Also last week, Renfrow participated in a rehearsal for his graduation ceremony at PBL, which begins at 7:30 p.m. this Friday. Renfrow had the opportunity to participate in both PBL’s ceremony and READY’s ceremony.
“Most of (my classmates at PBL) thought I wasn’t going to walk (the stage) there (at PBL’s graduation ceremony),” Renfrow said. “Most of them thought I was just graduating at READY. When they saw me come in (Friday) morning (for the rehearsal), they were like, ‘What are you doing here?’”
Renfrow would have asked himself the same question a year ago.
“If I wouldn’t have changed, I probably wouldn’t have made it through high school,” Renfrow said. “That was probably one of my fears is that if I didn’t make a change, I probably wasn’t going to get out of high school — that I was going to be stuck maybe not getting my diploma.”
Eshleman said Renfrow is just one of the many success stories to come out of the READY program. Eshleman estimated that 10 students in grades 6-12 in the PBL school district were enrolled in READY this year.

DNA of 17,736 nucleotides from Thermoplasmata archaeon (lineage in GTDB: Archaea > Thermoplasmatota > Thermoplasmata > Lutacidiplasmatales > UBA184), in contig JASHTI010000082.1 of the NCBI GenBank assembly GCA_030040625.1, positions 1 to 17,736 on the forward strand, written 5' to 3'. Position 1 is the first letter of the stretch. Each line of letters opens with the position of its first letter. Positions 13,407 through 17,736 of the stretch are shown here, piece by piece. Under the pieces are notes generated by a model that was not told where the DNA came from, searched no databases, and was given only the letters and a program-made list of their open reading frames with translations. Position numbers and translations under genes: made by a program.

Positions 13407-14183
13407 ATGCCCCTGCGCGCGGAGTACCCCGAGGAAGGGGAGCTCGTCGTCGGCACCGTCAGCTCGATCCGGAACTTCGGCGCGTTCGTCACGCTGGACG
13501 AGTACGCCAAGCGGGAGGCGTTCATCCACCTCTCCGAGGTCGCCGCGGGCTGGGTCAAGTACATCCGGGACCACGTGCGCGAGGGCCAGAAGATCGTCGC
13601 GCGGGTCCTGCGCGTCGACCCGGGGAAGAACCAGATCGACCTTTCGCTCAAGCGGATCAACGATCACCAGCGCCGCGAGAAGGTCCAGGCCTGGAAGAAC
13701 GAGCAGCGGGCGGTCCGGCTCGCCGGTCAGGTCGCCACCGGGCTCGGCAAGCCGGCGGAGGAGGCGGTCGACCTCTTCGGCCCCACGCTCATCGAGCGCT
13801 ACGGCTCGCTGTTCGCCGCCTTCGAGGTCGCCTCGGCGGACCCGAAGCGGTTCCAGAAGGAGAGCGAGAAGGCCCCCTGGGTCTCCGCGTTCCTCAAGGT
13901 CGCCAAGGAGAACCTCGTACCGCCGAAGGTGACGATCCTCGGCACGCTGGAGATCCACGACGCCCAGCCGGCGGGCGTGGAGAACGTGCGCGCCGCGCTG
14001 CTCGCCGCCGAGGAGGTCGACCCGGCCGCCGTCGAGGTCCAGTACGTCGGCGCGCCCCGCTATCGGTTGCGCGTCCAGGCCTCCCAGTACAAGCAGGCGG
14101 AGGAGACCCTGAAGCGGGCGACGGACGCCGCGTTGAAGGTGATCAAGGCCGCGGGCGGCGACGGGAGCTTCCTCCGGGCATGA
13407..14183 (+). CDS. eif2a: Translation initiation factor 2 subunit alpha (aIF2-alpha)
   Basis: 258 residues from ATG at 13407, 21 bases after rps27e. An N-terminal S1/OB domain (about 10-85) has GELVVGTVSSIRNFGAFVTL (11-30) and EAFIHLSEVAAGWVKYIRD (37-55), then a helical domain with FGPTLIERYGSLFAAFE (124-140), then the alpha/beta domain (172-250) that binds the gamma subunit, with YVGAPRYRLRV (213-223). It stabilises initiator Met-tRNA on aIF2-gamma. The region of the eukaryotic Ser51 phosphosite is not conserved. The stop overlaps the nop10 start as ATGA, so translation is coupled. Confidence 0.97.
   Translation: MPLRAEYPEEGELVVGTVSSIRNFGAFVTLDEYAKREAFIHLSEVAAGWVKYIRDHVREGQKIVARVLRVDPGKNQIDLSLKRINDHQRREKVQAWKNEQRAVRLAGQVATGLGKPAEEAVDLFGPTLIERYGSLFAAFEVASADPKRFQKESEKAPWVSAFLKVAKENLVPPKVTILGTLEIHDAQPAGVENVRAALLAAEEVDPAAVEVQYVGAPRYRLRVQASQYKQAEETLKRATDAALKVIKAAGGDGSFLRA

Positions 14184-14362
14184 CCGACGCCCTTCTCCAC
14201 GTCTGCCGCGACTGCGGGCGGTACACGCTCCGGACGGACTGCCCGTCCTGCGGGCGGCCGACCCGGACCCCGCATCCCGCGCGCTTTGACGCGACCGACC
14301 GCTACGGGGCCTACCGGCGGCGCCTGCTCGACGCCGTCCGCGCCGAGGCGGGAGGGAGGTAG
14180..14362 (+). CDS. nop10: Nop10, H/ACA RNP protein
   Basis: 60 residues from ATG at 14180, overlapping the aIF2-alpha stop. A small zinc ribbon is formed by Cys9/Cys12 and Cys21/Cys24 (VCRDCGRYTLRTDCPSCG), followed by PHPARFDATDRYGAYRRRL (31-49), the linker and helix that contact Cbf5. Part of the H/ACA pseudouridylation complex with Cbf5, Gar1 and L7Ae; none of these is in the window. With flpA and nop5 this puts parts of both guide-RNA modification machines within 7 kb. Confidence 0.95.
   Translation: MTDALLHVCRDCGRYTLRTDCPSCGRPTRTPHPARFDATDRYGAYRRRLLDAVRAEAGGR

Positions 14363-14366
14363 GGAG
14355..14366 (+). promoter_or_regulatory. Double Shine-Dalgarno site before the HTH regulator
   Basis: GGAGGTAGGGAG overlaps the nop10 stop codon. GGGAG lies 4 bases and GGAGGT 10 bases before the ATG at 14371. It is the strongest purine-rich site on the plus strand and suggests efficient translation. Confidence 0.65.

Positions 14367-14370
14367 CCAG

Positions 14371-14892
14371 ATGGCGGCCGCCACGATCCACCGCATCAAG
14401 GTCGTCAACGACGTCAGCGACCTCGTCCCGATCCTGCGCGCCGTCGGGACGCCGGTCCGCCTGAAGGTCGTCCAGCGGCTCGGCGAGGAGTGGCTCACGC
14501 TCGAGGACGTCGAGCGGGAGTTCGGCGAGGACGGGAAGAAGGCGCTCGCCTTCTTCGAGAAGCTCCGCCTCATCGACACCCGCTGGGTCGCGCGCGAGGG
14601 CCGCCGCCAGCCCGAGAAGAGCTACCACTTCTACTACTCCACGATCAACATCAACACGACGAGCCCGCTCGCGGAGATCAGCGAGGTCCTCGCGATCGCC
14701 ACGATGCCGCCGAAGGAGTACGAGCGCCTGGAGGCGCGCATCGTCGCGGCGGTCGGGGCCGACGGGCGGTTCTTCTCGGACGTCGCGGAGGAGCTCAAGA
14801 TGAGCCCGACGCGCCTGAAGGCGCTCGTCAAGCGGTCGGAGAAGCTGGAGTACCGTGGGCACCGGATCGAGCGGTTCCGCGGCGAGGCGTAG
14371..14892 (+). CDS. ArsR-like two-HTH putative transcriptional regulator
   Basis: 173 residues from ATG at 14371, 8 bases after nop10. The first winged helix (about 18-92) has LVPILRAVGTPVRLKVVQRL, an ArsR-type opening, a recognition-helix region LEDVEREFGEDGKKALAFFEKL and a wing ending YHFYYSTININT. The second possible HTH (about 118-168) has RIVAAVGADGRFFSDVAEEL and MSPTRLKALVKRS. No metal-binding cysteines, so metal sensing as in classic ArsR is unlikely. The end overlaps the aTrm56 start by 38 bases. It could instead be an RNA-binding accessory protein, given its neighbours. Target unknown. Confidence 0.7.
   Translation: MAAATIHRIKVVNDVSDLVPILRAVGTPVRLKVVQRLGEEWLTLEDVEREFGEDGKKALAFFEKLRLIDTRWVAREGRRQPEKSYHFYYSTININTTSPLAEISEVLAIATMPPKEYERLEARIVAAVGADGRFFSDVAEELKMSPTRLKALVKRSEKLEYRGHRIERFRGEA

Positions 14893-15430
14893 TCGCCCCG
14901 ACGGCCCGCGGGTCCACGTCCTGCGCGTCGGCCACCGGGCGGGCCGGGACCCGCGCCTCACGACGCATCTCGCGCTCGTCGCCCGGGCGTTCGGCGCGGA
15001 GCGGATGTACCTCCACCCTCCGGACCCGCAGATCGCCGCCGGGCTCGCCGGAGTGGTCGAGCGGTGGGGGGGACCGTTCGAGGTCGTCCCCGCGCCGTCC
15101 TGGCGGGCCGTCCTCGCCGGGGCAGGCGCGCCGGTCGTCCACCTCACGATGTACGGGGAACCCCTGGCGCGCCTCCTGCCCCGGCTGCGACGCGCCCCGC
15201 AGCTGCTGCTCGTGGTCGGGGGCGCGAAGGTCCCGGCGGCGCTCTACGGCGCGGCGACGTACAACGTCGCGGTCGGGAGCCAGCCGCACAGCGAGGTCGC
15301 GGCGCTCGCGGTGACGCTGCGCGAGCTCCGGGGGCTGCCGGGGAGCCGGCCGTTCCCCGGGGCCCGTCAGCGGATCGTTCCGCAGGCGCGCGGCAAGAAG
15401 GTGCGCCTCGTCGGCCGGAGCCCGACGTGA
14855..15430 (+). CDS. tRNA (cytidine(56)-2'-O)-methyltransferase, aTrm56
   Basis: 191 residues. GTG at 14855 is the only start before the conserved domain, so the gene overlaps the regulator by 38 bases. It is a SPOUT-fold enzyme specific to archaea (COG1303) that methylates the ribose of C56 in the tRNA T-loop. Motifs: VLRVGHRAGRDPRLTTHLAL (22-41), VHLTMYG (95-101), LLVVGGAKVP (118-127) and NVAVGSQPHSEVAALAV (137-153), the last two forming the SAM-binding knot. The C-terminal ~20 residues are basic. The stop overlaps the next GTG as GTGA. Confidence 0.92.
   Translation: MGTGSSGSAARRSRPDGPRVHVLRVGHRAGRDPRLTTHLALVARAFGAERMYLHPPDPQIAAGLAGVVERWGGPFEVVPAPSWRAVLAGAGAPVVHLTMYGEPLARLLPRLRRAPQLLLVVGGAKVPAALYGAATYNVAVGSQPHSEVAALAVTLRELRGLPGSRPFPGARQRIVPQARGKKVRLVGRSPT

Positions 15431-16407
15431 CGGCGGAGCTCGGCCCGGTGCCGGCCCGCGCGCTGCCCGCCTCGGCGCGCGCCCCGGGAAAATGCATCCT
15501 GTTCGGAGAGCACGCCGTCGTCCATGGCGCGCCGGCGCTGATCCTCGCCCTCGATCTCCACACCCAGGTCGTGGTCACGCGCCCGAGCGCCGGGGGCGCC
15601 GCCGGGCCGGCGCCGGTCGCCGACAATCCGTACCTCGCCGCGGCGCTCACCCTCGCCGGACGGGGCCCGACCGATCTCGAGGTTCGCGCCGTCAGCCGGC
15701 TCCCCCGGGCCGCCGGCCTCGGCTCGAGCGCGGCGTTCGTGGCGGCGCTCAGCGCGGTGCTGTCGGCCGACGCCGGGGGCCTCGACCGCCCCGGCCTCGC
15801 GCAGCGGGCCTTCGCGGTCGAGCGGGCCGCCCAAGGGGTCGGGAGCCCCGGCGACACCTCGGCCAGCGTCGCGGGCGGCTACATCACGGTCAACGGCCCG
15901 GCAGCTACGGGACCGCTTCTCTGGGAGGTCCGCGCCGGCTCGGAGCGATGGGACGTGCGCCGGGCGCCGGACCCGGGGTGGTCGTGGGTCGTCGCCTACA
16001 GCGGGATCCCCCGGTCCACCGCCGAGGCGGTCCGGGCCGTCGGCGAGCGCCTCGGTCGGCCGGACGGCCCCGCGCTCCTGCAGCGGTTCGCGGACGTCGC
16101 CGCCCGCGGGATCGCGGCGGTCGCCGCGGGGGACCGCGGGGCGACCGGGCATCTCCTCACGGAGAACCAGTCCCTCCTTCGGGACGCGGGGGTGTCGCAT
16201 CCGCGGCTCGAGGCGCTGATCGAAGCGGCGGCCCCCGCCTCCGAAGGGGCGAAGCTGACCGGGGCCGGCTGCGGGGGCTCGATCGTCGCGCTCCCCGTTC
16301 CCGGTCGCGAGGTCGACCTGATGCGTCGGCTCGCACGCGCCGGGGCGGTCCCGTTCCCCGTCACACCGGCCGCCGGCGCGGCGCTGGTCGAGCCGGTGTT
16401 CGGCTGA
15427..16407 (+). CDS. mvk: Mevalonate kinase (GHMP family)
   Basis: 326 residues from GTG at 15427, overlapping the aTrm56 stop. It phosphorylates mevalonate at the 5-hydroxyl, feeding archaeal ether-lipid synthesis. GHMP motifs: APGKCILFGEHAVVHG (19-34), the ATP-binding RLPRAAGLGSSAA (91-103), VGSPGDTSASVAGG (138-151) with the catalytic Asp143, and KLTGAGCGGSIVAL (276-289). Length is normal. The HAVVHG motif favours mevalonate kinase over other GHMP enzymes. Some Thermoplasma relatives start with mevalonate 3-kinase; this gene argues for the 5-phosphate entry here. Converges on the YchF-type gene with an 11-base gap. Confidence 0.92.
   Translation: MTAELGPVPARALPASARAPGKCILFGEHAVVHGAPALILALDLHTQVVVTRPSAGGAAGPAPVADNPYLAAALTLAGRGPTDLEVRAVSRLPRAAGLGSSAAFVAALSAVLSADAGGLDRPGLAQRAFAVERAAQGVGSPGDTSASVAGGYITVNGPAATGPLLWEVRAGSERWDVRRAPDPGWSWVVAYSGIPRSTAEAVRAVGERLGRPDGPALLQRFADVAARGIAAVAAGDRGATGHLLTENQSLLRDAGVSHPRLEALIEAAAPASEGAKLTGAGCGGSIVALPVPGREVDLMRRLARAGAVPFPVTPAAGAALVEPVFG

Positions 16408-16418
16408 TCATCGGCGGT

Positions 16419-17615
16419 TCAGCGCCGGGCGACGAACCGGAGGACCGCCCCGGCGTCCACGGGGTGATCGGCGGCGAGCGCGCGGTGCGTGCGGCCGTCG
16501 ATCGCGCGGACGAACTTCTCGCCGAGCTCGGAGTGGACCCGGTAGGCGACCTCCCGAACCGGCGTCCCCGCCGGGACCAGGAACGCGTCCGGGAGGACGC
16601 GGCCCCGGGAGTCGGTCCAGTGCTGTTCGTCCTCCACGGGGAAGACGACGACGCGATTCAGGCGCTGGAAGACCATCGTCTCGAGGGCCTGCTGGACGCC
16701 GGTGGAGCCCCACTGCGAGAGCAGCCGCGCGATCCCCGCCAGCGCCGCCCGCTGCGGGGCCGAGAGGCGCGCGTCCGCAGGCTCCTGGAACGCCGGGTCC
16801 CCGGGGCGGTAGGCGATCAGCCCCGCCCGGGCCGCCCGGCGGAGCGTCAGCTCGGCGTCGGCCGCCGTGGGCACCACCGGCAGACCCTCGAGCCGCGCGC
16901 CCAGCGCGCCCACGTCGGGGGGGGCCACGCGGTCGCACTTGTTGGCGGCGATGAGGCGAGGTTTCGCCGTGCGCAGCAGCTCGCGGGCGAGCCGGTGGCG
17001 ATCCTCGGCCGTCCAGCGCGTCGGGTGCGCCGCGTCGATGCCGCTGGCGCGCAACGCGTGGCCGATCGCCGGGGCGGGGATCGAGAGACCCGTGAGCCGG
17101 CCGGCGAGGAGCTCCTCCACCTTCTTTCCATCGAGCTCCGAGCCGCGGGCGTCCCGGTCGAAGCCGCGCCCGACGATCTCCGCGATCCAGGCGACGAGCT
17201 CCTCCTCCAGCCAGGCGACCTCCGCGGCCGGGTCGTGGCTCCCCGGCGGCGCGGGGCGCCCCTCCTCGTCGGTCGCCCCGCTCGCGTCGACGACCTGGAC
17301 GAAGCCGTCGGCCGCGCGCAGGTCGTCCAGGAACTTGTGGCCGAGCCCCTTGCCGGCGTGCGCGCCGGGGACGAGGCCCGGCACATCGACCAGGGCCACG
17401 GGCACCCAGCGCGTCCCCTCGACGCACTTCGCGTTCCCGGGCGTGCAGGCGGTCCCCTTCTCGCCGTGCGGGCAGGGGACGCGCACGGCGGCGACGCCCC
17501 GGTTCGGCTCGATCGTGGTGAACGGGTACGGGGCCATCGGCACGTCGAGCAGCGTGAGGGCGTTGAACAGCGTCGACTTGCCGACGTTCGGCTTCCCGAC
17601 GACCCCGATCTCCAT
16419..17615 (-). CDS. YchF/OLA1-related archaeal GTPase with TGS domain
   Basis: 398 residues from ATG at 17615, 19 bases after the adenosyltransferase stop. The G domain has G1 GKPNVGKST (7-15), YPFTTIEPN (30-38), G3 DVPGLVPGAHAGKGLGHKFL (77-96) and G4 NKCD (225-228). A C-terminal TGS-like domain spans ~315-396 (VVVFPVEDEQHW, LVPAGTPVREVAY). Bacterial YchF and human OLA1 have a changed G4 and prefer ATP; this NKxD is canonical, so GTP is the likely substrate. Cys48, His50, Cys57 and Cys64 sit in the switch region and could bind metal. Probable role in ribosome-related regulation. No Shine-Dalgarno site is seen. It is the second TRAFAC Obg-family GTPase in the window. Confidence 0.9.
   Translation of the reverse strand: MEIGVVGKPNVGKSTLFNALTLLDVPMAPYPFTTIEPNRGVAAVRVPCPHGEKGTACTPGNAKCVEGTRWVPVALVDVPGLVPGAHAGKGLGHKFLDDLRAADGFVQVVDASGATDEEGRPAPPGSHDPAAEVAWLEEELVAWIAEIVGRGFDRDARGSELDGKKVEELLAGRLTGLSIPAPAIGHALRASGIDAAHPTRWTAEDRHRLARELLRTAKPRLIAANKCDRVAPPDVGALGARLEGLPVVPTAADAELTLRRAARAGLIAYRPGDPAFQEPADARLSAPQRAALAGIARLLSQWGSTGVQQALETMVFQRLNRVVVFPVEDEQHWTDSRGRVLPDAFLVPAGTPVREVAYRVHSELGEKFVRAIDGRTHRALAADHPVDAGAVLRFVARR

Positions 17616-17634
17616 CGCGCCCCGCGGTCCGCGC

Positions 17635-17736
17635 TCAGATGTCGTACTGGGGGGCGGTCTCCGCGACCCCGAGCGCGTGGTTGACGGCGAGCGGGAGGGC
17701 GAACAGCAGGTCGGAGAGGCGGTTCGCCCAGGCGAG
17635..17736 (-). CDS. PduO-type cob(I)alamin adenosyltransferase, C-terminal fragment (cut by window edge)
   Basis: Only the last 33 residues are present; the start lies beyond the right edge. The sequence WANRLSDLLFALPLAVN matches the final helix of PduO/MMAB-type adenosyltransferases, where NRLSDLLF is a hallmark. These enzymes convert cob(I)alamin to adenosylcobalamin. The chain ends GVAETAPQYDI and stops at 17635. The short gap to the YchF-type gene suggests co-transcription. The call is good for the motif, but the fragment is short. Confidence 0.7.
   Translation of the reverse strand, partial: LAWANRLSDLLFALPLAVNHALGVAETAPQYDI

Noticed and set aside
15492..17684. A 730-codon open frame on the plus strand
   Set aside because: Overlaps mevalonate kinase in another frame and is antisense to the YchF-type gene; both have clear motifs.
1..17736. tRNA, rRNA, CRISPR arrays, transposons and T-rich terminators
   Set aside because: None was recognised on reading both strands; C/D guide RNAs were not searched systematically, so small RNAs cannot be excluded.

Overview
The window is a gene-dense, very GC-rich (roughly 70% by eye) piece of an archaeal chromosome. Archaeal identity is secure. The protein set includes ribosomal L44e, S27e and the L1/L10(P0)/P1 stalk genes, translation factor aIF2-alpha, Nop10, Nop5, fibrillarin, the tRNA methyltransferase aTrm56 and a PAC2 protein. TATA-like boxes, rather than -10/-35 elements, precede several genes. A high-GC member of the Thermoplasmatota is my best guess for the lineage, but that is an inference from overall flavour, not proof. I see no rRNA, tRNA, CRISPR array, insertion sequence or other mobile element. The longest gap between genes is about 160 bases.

“The READY staff and administration just do an outstanding job of fulfilling the needs of those students with smaller class sizes and with a little more personal attention, both academic, social and emotional,” Eshleman said. “We’ve got a lot of success stories, beyond just Dylan, with our students who have gone to READY.”
Renfrow recommends the program.
“If they’re struggling in a regular high school, I would say, ‘Yeah, go to READY,’” Renfrow said. “One thing that sticks in my mind is they said, ‘If you can take advantage of our program, it would be the best for you.’ And that’s what I did — I took advantage of what they were supplying me and did the best I could with it and ended up with a diploma.”